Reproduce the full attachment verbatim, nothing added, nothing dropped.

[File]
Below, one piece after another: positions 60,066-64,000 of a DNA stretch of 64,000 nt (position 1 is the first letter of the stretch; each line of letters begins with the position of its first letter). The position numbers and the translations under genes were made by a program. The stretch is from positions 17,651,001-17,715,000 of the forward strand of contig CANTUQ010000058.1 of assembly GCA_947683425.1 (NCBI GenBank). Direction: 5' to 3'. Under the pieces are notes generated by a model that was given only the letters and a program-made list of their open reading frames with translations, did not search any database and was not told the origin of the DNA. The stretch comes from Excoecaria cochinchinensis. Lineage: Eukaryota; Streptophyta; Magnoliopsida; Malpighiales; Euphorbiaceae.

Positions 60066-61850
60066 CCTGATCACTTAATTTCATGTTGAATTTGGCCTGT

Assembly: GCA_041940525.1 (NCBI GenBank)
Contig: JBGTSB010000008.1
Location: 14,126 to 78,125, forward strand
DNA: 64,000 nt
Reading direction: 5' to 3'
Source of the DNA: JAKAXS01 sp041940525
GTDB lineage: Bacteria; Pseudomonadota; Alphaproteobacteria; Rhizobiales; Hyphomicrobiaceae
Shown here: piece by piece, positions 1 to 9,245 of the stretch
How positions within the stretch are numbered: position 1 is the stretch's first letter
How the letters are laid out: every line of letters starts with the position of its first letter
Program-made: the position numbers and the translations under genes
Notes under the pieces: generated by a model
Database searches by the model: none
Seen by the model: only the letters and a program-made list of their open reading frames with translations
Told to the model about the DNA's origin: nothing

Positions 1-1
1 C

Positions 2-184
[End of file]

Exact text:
Below, one piece after another: positions 60,066-64,000 of a DNA stretch of 64,000 nt (position 1 is the first letter of the stretch; each line of letters begins with the position of its first letter). The position numbers and the translations under genes were made by a program. The stretch is from positions 17,651,001-17,715,000 of the forward strand of contig CANTUQ010000058.1 of assembly GCA_947683425.1 (NCBI GenBank). Direction: 5' to 3'. Under the pieces are notes generated by a model that was given only the letters and a program-made list of their open reading frames with translations, did not search any database and was not told the origin of the DNA. The stretch comes from Excoecaria cochinchinensis. Lineage: Eukaryota; Streptophyta; Magnoliopsida; Malpighiales; Euphorbiaceae.

Positions 60066-61850
60066 CCTGATCACTTAATTTCATGTTGAATTTGGCCTGT

Assembly: GCA_041940525.1 (NCBI GenBank)
Contig: JBGTSB010000008.1
Location: 14,126 to 78,125, forward strand
DNA: 64,000 nt
Reading direction: 5' to 3'
Source of the DNA: JAKAXS01 sp041940525
GTDB lineage: Bacteria; Pseudomonadota; Alphaproteobacteria; Rhizobiales; Hyphomicrobiaceae
Shown here: piece by piece, positions 1 to 9,245 of the stretch
How positions within the stretch are numbered: position 1 is the stretch's first letter
How the letters are laid out: every line of letters starts with the position of its first letter
Program-made: the position numbers and the translations under genes
Notes under the pieces: generated by a model
Database searches by the model: none
Seen by the model: only the letters and a program-made list of their open reading frames with translations
Told to the model about the DNA's origin: nothing

Positions 1-1
1 C

Positions 2-184